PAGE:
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White House Response to AIM “Green Jobs” Coverage Misunderstands “Market Forces”

In a tweet [1] sent by White House media official Jesse Lee in direct response to AIM’s coverage [2] of the Politico report [3] on the elusive “green jobs” the President has promised, the press office sent “a few folks who disagree.”



The first item was an image of President Obama at a photo-op with workers at a solar energy plant. The second item is more interesting. Lee tweeted an article [6] written for CNBC by “freelance journalist” Rob Reuteman which claimed that “everyone seems to agree there will be many more [green jobs] in the coming decades.” Reuteman claims that “market forces” in addition to regulatory mandates are creating such jobs.

Reuteman notes that “twenty-nine states have ordered their utilities to produce up to 30 percent of power through renewable energy in the next couple decades.” This is a mandate, not a market force.

Reuteman reports that the stimulus program “earmarked more than $70 billion in direct spending, tax breaks, and loan guarantees…most of it for ‘green energy.’” This too is not a market force but state intervention.

Reuteman then finds his first “market force,” noting that a for-profit university in Colorado offers a degree in “Wind Energy Technology.” This is the same “Wind Energy Technology” that Sen. Lamar Alexander (R-TN) noted [7] receives “25 times as much [in subsidy] per megawatt-hour as…all other forms of electricity combined.”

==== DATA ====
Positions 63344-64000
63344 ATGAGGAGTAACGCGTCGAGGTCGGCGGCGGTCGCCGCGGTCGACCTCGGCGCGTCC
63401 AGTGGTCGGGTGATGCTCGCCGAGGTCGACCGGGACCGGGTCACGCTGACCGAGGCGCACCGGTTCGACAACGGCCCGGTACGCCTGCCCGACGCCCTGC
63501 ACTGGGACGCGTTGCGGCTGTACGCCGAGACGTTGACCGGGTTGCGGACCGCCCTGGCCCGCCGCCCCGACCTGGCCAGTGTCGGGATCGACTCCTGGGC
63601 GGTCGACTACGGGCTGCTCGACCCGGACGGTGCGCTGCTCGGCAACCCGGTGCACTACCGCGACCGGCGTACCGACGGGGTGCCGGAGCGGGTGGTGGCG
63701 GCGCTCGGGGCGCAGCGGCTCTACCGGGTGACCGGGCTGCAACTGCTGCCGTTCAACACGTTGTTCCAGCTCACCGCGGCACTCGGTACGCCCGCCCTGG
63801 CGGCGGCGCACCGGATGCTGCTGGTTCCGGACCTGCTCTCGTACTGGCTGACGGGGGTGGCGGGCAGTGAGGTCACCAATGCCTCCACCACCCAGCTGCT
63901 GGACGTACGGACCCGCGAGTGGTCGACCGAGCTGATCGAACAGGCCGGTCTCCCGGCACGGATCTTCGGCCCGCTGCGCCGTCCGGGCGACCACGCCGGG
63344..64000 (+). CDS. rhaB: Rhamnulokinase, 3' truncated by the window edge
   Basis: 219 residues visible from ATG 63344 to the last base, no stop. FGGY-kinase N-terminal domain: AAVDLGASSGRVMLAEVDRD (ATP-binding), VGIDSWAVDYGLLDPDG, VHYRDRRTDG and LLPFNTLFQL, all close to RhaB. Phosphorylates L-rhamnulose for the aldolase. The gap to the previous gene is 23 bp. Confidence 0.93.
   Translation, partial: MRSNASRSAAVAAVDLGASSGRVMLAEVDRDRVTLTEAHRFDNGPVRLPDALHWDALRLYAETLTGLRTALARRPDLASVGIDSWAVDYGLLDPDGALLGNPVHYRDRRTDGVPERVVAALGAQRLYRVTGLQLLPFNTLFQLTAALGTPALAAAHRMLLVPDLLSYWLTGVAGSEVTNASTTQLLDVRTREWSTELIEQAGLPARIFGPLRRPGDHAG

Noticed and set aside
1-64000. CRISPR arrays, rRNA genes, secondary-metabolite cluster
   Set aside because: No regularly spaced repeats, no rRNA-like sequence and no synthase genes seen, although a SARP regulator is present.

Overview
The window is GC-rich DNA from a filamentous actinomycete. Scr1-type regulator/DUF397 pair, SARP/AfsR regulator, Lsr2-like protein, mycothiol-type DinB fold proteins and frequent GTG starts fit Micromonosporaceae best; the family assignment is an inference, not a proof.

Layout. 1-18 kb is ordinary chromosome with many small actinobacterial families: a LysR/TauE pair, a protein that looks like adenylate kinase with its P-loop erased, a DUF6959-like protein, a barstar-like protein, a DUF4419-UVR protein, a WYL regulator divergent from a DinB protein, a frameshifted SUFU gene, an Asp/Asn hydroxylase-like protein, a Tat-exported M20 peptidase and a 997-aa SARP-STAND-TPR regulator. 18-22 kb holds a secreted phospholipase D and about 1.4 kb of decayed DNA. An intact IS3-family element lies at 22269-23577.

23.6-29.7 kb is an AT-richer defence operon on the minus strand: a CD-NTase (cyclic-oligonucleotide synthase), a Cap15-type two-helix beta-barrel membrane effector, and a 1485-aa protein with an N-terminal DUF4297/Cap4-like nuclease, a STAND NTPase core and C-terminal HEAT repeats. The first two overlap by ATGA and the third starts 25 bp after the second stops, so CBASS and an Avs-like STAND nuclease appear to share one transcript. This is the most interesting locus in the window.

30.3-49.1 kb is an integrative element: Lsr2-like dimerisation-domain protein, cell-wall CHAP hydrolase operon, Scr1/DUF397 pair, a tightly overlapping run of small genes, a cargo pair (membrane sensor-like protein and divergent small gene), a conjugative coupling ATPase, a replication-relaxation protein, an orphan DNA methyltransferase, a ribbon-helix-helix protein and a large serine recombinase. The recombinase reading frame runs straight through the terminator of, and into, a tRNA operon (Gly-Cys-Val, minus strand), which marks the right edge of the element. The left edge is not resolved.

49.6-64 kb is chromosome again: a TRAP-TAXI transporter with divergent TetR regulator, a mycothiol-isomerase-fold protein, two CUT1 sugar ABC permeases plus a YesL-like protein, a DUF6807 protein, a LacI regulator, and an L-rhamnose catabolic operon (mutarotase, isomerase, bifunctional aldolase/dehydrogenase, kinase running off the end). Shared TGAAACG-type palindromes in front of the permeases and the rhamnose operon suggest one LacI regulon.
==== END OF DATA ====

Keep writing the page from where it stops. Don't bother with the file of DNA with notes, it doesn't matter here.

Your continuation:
Citing a report [8] by IHS Global Insight for the United States Conference of Mayors, Reuteman claims that “4.2 million green jobs over the next 30 years” will be created.  This translates to 140,000 jobs per year, or approximately [9] the minimum number of jobs that must be created in one month to keep the unemployment rate from rising. It is worth noting that the Global Insight report was published in October 2008, before the effects of the September 2008 financial calamity were widely known. Additionally, the study assumes that legislatures will not only continue to enact “Renewable Portfolio Standards” which mandate that “renewables” will constitute a certain proportion of total electricity generation but also raise the mandated targets. Reutman has not found his “market forces.”

Reuteman also reports that the stimulus provided significant amounts of money to community colleges to train students in “green job” skills. This again is clearly a “legislative mandate” and a state intervention.

In conclusion, Reuteman can only claim vindication on half his thesis. If legislative mandates continue to subsidize “green” technologies, jobs will be created in those sectors. However, his claim that the private market will switch to the technologies Reuteman prefers is unsupported: The only “incentives” he can demonstrate are state and federal subsidies, not customer preference. Reuteman and Lee may be noble in their desire for a world in which windmills are plentiful and migratory bird deaths are legion, but they must be honest about the costs of their dream.